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Chef Alessandro Gilmozzi (El Molin, Cavalese)
El Molin is housed in a former flour mill dating back to the 1600s and situated in the heart of Cavalese in the Val di Fiemme of the Dolomites mountain region in northern Italy. Alessandro Gilmozzi’s restaurant contains an almost magical atmosphere, with ancient wooden interiors and dishes that exhibit a playful spirit that fuses technique with imagination and freedom of expression.
El Molin began in the early 90s as a kitchen rooted to the land but has slowly moved towards more creative cuisine, becoming a landmark in Trentino for its innovative "ventures". Sixty per cent of our menu is based on the region (played with great imagination) and 40% comes from research and outside influences that we use to enhance our offering. Innovation stems from a breaking down of borders. With us, for example, there is no real distinction between first and second courses so you can choose in complete freedom.
Which dishes best represent the restaurant identity?
One of our most memorable dishes is Tagliolini pasta with smoked juniper which I think resonates with Trentino people who have grown up on smoked speck [juniper flavoured ham]. It’s seasoned with black truffle from the Lessini mountains and completely encapsulates our valley. Another recipe that I love, and this is a new entry, is the Bocconcino [small nuggets] of fat shrimp from Sicily carefully laid on a false oyster mayonnaise. It’s served on a curved ox horn and is eaten with your hands. It’s a high-impact dish that plays games with the customer’s senses.
Any particularly memorable dishes?
One in particular: the 36 month Trentingrana [cheese from the province of Trento in northern Italy] mantecato [beaten butter and parmesan] risotto seasoned with pancetta, lime and a sprinkle of Venezuelan chocolate powder. It’s a bitter, spicy interpretation of the puffed rice and Nesquik that my mother gave me as a child ...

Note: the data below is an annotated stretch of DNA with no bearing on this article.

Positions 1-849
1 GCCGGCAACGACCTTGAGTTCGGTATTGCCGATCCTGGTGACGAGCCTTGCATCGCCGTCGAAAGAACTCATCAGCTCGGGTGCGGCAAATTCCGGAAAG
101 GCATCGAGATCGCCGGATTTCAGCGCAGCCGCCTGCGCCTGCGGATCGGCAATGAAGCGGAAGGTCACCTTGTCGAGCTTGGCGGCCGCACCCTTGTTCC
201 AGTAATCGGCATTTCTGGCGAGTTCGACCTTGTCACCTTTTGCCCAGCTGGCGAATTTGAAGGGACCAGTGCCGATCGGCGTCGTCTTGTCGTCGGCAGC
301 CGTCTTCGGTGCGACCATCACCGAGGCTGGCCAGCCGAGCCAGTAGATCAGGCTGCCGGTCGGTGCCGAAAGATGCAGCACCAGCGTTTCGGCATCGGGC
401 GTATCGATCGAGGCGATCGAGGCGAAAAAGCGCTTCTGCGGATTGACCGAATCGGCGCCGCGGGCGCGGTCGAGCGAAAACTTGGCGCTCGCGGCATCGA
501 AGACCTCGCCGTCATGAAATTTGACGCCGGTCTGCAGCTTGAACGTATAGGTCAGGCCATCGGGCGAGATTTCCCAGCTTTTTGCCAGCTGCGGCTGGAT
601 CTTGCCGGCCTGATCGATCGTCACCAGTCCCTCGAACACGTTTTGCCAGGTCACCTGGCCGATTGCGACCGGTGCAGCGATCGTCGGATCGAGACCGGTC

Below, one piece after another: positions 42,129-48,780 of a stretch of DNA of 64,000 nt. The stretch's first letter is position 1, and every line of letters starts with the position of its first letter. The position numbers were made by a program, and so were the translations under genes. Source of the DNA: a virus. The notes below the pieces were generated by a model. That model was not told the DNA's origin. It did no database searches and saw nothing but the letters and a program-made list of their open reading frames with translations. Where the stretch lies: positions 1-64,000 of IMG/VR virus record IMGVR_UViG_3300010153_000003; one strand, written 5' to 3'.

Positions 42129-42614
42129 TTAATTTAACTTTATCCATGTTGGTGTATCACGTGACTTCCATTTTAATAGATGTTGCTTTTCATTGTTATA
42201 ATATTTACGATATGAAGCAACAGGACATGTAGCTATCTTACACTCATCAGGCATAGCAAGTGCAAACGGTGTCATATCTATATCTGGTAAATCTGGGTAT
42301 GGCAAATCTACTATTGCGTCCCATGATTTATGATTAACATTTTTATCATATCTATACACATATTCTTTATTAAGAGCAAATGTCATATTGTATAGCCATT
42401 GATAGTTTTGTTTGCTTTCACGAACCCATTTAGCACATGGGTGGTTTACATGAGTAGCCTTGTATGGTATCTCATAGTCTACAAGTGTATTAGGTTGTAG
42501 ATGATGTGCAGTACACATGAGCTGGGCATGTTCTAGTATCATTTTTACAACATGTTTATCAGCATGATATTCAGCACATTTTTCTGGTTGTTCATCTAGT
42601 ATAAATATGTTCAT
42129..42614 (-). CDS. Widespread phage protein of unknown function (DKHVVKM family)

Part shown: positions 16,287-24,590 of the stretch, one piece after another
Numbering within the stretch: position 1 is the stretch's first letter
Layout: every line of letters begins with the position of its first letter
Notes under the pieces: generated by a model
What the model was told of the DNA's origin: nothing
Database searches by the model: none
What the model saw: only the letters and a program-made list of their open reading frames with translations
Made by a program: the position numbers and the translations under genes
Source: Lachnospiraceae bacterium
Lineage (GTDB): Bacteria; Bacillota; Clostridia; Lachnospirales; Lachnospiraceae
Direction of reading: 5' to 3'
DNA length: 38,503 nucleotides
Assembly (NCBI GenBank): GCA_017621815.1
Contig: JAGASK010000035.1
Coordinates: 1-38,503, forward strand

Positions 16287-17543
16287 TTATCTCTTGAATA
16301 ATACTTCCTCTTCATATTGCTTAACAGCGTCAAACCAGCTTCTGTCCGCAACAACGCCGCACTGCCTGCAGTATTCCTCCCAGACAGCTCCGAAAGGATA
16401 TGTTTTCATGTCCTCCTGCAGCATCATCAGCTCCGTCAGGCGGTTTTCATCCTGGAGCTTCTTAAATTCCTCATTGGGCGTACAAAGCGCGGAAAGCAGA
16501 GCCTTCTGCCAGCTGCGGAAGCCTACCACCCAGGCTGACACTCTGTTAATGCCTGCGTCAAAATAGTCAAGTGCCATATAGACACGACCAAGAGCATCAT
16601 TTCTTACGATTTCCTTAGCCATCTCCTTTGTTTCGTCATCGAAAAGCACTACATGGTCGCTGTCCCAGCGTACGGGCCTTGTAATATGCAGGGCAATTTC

I love the woods. I would serve it all to my clients if I could. Not just mushrooms but also lichens, moss, the bark of trees, the natural herbs and vegetables of the mountains. I’ve already done some cooking with bark and the results were good. I would go even further....
Who were your mentors and are there other local places that you would recommend?
I had the very good fortune to learn from some masters. In particular, Alain Ducasse and Ferran Adrià. I first learned the importance of searching for good raw materials and the principles of management. From that point I learned that technique should be at the beck and call of imagination.
Any small obsessions?
All my work is an obsession. My great belief is that the team working in the dining room must fully understand the dishes. For this reason I try to educate my team by explaining to them the ingredients and cooking techniques that characterize each dish. It’s nice to see them take a more active role. Many of our dishes are "finished" in the dining room itself. This enables customers to understand and interpret the plate with greater awareness and attention.
Any new developments for El Molin?
We are looking to offer customers a completely renewed space. We will remain in our splendid seventeenth-century mill and we have, and always will have, just thirty or so covers. But there are some innovations that we can introduce to make an evening even more special for guests. Wait and see!